Wildfires in California and Australia have become so devastating over the past few years, they’re reinventing our language.
Northern California’s August Complex fire reached a grim milestone on Monday, becoming the first in modern history to burn more than a million acres, which some experts are calling a “gigafire.” While the prefix “giga” actually means “billion,” and “mega” means “million,” the term “megafire” was already being used to describe blazes that scorched more than 100,000 acres. So in order to best describe the scale of a calamity like the August Complex fire that is larger than the state of Rhode Island, it’s being referred to as a “gigafire.”
Only half of the August Complex wildfire was under control as of Tuesday, according to state agency Cal Fire, which confirmed this is now the largest fire in California’s history. August lightning strikes sparked several smaller fires that have converged into the inferno raging across seven counties. It has been burning for more than 50 days.
But it’s not America’s first gigafire. The last million-acre blaze was the 2004 Taylor Complex in Alaska, which burned about 1.3 million acres, according to the National Interagency Fire Center. Prior to that, the 1998 Yellowstone Fire in Montana and Idaho burned about 1.58 million acres, and The Great Fire of 1910 burned more than 3 million acres, also across Idaho and Montana.
And earlier this year, before the pandemic began dominating headlines, Australia’s bushfires reached gigafire status when two fires merged to char about 1.5 million acres on the border between Victoria and New South Wales.
Firefighters, journalists and residents fleeing their homes in California have shared some incredible, heartbreaking footage of the August Complex fire.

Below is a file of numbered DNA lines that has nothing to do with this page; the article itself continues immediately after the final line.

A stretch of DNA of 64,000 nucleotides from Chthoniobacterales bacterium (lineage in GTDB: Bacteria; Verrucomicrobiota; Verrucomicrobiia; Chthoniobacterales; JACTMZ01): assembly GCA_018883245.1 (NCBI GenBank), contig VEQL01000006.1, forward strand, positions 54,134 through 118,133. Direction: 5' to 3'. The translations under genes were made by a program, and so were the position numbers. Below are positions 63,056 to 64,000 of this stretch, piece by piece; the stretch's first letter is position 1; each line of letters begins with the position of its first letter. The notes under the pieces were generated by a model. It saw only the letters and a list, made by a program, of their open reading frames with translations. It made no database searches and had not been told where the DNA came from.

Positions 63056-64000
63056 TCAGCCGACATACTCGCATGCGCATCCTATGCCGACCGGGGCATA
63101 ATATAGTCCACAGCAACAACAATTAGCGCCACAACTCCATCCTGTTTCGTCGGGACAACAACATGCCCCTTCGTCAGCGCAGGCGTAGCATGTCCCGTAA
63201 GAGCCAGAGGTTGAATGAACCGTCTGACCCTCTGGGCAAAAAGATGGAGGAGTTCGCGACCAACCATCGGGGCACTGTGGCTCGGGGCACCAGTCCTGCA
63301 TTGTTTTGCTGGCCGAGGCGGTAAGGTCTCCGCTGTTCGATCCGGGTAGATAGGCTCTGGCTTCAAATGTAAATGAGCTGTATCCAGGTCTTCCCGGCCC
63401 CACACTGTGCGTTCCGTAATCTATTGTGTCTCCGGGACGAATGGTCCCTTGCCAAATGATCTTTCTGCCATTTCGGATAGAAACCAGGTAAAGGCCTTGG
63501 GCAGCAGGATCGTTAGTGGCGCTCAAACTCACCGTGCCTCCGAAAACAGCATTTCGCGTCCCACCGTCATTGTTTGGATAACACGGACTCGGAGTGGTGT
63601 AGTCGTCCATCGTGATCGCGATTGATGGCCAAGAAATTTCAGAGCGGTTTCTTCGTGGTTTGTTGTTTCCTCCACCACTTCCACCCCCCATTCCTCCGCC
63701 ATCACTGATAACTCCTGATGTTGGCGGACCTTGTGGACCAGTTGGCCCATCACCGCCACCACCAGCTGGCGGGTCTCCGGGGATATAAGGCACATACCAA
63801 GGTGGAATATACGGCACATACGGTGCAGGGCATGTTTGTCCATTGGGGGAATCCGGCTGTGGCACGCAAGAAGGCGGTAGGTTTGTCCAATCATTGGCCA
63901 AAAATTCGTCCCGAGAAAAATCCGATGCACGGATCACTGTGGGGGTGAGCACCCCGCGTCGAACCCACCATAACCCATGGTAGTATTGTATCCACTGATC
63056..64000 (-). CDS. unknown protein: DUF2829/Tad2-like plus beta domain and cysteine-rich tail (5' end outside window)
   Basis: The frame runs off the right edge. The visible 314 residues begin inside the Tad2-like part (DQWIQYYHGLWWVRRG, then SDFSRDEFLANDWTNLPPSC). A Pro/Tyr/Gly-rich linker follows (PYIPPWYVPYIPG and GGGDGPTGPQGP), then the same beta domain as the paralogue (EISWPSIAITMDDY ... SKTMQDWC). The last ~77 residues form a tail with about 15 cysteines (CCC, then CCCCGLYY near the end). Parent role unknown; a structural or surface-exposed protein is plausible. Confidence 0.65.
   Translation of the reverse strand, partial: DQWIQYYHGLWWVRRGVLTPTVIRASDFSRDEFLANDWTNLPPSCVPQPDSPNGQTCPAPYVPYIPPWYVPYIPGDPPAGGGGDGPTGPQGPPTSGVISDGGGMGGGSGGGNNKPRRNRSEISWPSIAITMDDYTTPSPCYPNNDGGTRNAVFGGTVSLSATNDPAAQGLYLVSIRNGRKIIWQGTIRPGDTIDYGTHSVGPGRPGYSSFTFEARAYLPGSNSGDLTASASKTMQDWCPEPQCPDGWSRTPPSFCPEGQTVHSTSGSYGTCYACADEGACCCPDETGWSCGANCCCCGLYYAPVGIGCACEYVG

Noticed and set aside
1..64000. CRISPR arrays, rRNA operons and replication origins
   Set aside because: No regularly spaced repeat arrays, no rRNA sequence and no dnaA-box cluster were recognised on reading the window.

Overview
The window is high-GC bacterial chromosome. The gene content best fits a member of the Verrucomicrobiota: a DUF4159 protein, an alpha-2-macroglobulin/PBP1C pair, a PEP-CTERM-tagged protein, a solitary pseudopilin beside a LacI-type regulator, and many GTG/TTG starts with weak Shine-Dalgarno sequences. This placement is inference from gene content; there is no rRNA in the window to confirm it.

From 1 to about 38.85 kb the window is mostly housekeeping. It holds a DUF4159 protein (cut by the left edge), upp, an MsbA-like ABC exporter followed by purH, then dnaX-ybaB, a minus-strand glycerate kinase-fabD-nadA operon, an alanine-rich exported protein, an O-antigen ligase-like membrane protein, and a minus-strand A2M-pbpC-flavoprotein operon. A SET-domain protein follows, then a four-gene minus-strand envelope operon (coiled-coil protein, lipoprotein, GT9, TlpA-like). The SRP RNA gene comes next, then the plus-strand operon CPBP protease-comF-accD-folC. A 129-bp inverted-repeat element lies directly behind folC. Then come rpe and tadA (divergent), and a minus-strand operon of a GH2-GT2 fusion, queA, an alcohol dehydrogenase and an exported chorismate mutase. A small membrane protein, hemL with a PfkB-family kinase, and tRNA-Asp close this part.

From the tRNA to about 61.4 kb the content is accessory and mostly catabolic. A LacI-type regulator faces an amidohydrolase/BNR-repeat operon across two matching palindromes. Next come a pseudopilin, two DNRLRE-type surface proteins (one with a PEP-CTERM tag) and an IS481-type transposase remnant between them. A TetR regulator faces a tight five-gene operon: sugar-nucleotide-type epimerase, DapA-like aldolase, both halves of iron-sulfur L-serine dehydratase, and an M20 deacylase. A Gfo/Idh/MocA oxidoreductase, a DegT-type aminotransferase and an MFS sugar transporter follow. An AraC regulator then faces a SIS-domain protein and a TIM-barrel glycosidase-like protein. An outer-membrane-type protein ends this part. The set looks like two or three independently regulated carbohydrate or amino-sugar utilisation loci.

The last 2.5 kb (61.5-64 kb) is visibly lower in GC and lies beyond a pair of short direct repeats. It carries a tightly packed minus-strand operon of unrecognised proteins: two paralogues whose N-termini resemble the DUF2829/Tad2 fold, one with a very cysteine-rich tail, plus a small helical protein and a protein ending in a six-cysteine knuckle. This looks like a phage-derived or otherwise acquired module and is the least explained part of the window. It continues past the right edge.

This has been the worst year for wildfires in California’s history. Blazes have burned four million acres across the state, which is more than double the previous record set in 2018. The fires have killed at least 31 people so far, and destroyed more than 8,000 structures.
What’s more, five of the six largest fires ever recorded in the Golden State happened this year, spewing smoke and ash so thick at times that it blocked out the sun, raising health concerns about the millions of residents exposed to air pollution as a result.
Such major wildfires are now three times more common across the western U.S. than they were in the 1970s, according to a Climate Central analysis. Scientists have blamed climate change intensifying these fires by creating conditions primed to spark wildfires, including summer temperatures rising and drying out more vegetation that can fuel bigger fires, as well as making wildfire season three months longer. The White House has disagreed, however, with Trump telling California’s secretary for natural resources in September that, “It’ll start getting cooler.”
What’s more, skyrocketing home prices and rents in cities such as San Francisco, San Jose and Los Angeles have priced out many working-class and middle-class Californians, and pushed them to move into areas that are high-risk for these wildfires.
More than 23,700 homes are located in evacuation zones across California and Oregon, according to data from Realtor.com.